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Gaffe of the Century – Joe Biden Says He Has Cancer 

Joe Biden claims he has cancer during a speech in Somerset, Massachusetts, concerning the dangers of emissions from oil refineries. Biden said, “That’s why I and so damn many other people I grew up with have cancer and why for the longest time Delaware had the highest cancer rate in the nation.” The White House responded by saying the President was referring to skin cancer before his presidency.

NEW YORK POST: Joe Biden says he ‘has’ cancer thanks to oil industry — but WH points to skin cancer years ago

Steven Nelson; July 20, 2022

President Biden said Wednesday that he has cancer, forcing the White House press office to quickly clarify that he was referring to skin cancer treatment that he had before taking office last year.

The remark initially appeared to be a stunningly casual health announcement during a speech about global warming in which the president described emissions from oil refineries near his childhood home in Claymont, Del.

“That’s why I and so damn many other people I grew up with have cancer and why for the longest time Delaware had the highest cancer rate in the nation,” Biden said.

White House spokesman Andrew Bates referred The Post to a tweet from Washington Post columnist Glenn Kessler, who noted that Biden had “non-melanoma skin cancers” removed before he took office. 

It’s unclear why Biden chose to use the present verb tense to describe his experience with cancer.

“He said ‘I have cancer’ in the present tense you absolute dips–t,” Greg Price of XStrategies LLC tweeted in response to Kessler.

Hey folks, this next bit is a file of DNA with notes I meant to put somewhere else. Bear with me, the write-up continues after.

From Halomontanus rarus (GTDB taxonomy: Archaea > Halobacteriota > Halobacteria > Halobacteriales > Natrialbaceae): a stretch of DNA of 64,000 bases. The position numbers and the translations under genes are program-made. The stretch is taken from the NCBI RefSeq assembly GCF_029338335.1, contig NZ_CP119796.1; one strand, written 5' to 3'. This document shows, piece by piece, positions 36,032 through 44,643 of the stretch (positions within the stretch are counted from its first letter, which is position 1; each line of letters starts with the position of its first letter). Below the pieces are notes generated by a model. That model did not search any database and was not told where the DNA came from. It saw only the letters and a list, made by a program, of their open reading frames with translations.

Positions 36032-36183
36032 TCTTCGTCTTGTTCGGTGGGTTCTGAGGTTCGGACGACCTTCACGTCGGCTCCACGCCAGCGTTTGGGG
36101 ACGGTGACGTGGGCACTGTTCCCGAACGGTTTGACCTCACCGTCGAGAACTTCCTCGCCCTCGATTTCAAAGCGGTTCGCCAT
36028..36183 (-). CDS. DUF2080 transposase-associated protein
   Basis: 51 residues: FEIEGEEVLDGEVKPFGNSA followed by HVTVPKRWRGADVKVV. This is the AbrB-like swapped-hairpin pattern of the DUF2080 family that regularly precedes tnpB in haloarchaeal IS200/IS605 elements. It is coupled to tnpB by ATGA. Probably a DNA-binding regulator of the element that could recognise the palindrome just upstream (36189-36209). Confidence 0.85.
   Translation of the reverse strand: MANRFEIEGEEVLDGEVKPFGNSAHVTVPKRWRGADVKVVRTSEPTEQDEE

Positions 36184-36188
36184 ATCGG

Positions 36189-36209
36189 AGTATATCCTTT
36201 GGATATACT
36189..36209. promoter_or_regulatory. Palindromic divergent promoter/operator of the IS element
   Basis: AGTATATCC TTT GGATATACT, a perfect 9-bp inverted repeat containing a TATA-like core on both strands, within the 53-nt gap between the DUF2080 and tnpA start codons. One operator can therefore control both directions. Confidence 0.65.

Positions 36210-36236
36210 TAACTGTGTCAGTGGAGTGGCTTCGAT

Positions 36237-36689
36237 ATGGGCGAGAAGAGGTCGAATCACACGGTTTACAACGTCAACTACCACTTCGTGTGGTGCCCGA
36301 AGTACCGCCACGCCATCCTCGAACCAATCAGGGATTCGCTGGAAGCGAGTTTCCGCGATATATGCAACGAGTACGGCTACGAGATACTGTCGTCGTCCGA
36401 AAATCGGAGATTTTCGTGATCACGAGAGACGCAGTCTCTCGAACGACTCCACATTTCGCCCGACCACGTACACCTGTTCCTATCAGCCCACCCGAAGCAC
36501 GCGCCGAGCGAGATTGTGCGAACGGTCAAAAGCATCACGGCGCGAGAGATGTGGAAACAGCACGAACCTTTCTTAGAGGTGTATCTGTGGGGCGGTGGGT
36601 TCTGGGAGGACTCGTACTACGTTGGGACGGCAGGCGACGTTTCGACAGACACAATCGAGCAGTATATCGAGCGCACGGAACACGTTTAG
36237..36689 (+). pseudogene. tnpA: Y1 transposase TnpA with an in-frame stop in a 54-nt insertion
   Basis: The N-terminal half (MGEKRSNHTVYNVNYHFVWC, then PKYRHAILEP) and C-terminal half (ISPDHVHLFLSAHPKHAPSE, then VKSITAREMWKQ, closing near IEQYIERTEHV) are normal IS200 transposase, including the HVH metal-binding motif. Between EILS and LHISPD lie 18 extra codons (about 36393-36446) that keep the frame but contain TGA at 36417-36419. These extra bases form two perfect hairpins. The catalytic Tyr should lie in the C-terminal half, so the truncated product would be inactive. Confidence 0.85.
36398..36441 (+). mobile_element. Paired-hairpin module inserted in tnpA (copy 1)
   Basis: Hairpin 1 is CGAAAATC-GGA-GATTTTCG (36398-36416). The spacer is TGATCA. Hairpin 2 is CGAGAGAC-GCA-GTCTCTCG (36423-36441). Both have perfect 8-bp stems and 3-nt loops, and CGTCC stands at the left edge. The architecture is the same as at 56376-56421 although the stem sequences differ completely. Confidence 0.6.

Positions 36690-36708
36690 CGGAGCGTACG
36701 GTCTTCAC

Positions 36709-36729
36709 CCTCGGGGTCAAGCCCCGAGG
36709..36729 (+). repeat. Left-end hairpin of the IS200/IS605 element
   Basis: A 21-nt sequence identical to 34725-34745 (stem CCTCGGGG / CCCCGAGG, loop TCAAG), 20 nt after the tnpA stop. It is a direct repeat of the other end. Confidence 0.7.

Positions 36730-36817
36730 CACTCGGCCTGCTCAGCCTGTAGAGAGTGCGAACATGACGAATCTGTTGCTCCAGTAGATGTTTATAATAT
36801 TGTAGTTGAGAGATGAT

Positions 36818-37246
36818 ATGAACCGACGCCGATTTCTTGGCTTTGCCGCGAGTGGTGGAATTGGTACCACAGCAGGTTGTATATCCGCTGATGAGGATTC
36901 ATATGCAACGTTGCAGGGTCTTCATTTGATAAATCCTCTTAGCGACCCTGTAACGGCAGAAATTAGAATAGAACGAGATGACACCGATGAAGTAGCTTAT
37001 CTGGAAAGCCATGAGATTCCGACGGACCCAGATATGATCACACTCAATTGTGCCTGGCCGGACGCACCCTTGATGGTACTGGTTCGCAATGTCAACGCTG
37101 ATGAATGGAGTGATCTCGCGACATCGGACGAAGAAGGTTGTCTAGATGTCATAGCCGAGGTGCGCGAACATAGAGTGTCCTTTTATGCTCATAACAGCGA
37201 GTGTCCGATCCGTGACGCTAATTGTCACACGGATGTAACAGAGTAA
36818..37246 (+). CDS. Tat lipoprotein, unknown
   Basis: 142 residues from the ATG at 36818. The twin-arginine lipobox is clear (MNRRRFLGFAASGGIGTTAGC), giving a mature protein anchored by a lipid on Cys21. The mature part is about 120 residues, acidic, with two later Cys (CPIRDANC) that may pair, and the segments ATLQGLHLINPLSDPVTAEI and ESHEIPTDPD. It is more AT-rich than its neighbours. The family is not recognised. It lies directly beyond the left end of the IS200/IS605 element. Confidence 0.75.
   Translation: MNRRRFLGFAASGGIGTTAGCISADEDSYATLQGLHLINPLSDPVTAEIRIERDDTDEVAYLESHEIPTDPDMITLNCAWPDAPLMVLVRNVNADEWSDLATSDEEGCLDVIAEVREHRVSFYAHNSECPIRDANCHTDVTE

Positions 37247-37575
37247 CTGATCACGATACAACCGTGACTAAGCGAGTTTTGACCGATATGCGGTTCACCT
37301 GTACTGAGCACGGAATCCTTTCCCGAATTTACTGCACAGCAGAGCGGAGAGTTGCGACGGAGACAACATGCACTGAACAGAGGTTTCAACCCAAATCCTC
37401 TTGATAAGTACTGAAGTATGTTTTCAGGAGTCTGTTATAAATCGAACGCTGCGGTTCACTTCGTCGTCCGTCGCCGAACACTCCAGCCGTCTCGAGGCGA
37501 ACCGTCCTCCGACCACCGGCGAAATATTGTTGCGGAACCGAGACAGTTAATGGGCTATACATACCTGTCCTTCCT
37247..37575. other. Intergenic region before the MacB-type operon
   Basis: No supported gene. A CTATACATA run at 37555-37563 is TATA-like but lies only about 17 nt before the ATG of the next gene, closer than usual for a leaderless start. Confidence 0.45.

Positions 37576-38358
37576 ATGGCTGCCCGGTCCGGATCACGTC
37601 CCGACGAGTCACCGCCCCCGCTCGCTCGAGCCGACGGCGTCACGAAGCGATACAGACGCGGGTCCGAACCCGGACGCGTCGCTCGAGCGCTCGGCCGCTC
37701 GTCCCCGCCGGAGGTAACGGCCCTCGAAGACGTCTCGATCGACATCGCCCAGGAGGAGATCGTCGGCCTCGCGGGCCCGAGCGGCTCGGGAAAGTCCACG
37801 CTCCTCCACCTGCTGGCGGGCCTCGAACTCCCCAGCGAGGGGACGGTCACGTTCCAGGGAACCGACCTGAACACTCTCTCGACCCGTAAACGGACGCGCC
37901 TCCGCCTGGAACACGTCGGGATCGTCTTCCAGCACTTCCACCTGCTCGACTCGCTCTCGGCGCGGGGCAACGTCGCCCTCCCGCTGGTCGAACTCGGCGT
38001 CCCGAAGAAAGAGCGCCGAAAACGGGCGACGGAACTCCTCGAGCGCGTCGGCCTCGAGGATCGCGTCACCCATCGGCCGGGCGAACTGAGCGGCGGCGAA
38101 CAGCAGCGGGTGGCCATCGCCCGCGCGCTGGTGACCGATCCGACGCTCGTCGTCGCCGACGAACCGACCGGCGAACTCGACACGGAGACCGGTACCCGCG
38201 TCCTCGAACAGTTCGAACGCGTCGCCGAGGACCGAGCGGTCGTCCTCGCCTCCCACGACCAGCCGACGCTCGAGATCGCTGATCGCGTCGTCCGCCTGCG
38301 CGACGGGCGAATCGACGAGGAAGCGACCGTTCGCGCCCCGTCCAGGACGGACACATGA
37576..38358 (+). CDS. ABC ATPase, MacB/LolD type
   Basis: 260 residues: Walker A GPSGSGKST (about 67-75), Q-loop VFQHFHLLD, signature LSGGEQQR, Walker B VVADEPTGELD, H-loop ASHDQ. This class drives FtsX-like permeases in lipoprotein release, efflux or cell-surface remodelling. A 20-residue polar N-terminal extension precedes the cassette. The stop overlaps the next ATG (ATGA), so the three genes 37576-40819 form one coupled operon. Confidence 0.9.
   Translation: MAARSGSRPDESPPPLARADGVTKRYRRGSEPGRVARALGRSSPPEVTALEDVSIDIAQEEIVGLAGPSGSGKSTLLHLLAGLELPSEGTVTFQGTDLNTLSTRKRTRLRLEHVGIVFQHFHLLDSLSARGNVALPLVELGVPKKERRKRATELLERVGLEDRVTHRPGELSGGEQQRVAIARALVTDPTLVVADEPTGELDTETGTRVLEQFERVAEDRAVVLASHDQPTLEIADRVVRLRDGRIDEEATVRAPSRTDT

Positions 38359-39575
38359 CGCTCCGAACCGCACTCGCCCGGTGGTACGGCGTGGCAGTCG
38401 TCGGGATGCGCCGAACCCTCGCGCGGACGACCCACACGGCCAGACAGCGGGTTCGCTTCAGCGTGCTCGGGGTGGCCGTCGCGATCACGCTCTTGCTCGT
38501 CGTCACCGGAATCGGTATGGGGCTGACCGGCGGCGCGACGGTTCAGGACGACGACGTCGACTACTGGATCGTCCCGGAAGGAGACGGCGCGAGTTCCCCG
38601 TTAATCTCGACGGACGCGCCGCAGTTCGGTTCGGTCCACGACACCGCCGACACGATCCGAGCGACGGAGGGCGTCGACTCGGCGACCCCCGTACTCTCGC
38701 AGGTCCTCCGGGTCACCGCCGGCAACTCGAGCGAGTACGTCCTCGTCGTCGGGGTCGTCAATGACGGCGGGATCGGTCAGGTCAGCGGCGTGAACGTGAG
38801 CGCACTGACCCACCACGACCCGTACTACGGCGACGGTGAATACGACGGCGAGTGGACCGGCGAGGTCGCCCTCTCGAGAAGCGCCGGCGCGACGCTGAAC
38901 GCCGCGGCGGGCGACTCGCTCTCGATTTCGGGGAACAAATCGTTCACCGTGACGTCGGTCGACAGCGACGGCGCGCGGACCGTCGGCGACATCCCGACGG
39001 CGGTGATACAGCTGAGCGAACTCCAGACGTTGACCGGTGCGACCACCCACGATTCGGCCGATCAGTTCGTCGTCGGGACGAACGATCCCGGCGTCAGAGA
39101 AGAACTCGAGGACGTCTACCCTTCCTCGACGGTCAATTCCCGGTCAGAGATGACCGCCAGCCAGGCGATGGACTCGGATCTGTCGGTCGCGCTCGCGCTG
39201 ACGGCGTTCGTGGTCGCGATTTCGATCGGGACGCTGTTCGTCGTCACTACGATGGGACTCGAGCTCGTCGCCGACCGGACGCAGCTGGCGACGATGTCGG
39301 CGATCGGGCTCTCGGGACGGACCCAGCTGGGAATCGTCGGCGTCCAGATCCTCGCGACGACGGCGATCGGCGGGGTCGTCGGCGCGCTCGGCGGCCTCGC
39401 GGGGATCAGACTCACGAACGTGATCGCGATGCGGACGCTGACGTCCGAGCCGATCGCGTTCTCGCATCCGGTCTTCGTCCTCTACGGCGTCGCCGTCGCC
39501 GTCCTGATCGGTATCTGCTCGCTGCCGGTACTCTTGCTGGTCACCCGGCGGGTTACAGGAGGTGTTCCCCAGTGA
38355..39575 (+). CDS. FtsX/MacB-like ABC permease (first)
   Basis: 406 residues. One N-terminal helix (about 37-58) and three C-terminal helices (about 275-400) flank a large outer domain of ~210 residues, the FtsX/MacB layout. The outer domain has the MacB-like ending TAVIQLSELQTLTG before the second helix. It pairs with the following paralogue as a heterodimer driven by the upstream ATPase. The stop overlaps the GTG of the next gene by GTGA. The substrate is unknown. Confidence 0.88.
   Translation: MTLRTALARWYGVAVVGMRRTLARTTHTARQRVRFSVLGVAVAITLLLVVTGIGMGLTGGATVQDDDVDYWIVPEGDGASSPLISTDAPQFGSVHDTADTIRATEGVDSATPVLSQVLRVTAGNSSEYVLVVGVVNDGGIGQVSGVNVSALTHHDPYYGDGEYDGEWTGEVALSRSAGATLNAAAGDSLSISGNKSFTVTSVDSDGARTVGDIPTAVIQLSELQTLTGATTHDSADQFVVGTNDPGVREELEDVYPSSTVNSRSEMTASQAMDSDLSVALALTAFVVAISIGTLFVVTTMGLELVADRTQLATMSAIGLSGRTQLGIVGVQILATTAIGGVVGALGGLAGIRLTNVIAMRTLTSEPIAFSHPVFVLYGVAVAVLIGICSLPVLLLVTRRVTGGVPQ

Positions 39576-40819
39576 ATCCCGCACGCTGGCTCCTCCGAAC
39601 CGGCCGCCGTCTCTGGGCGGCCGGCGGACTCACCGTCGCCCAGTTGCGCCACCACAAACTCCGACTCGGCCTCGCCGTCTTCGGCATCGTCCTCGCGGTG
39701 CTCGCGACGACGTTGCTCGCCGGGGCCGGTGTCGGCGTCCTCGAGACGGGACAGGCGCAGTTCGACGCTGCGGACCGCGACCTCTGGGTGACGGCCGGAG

Anarchist author Michael Malice, meanwhile, joked, “Don’t worry about Joe Biden having cancer, he is married to a doctor” — referring to the fact that first lady Jill Biden uses the honorific “Dr.” to note her 2007 doctorate in education.

Skin cancer is extremely common, especially among older adults who didn’t wear sunscreen in their youth, and generally isn’t life-threatening.

Biden’s physician, Dr. Kevin O’Connor, issued a health report last year that didn’t refer to the president as suffering from any current cancers.

O’Connor’s report attributed Biden’s skin cancer to time in the sun, rather than exposure to chemicals used by the oil industry.

“It is well-established that President Biden did spend a good deal of time in the sun in his youth,” O’Connor wrote of his patient, a former swimming pool lifeguard.

“He has had several localized, non-melanoma skin cancers removed with Mohs surgery before he started his presidency. These lesions were completely excised, with clear margins,” the doctor added.

But O’Connor also noted, “there are no areas suspicious for skin cancer at this time.”

Exposure to air pollution can worsen skin conditions. But it’s unclear if Biden ever previously linked oil refiners to his skin growths, or if medical experts have drawn that connection.

Biden, 79, is the oldest-ever US president and his mental acuity is frequently a matter of public debate.

He says, however, that he intends to seek a second term barring ill health in 2024 and his defenders note that he’s struggled for years with gaffes or inaccurate remarks.

Biden often misspeaks while attempting to demonstrate a personal connection to his audiences.

In September, for example, he told Jewish leaders that he remembered “spending time at” and “going to” the Tree of Life synagogue in Pittsburgh after the mass murder of 11 people in 2018. The synagogue said he never visited and the White House later said he was thinking about a 2019 phone call to the synagogue’s rabbi.

That same month, Biden told an Idaho audience that his “first job offer” came from local lumber and wood products business Boise Cascade. The company said it was news to them and Biden had not previously described an interest in moving to the state.

In January, Biden told students of historically black colleges in Atlanta that he was arrested during civil rights protests — for which there also is no evidence.

And in May, Biden said at the Naval Academy’s graduation ceremony that he was appointed to the military school in 1965 by the late Sen. J. Caleb Boggs (R-Del.). A search of Boggs’ archives failed to turn up evidence of the appointment. 

Photo: AP Photo/Evan Vucci

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